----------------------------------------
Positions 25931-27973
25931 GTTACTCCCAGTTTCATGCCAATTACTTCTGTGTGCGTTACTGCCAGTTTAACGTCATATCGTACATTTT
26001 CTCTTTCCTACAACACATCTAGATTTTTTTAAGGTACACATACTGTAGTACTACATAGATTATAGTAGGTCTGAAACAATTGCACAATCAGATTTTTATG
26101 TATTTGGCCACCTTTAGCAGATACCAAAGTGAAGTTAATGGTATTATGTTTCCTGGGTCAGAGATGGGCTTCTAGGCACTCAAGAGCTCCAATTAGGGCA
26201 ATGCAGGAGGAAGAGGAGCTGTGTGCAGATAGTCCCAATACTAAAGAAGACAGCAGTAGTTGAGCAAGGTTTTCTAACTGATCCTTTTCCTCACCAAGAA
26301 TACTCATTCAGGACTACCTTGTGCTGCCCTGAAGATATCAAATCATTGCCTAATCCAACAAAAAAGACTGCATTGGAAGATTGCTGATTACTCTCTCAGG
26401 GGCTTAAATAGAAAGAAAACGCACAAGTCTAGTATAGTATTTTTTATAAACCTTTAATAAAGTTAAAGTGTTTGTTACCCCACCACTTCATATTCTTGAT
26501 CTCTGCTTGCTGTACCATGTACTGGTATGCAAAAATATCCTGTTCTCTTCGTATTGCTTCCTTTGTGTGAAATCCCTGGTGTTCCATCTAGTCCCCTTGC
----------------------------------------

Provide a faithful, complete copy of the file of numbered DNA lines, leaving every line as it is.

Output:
Positions 25931-27973
25931 GTTACTCCCAGTTTCATGCCAATTACTTCTGTGTGCGTTACTGCCAGTTTAACGTCATATCGTACATTTT
26001 CTCTTTCCTACAACACATCTAGATTTTTTTAAGGTACACATACTGTAGTACTACATAGATTATAGTAGGTCTGAAACAATTGCACAATCAGATTTTTATG
26101 TATTTGGCCACCTTTAGCAGATACCAAAGTGAAGTTAATGGTATTATGTTTCCTGGGTCAGAGATGGGCTTCTAGGCACTCAAGAGCTCCAATTAGGGCA
26201 ATGCAGGAGGAAGAGGAGCTGTGTGCAGATAGTCCCAATACTAAAGAAGACAGCAGTAGTTGAGCAAGGTTTTCTAACTGATCCTTTTCCTCACCAAGAA
26301 TACTCATTCAGGACTACCTTGTGCTGCCCTGAAGATATCAAATCATTGCCTAATCCAACAAAAAAGACTGCATTGGAAGATTGCTGATTACTCTCTCAGG
26401 GGCTTAAATAGAAAGAAAACGCACAAGTCTAGTATAGTATTTTTTATAAACCTTTAATAAAGTTAAAGTGTTTGTTACCCCACCACTTCATATTCTTGAT
26501 CTCTGCTTGCTGTACCATGTACTGGTATGCAAAAATATCCTGTTCTCTTCGTATTGCTTCCTTTGTGTGAAATCCCTGGTGTTCCATCTAGTCCCCTTGC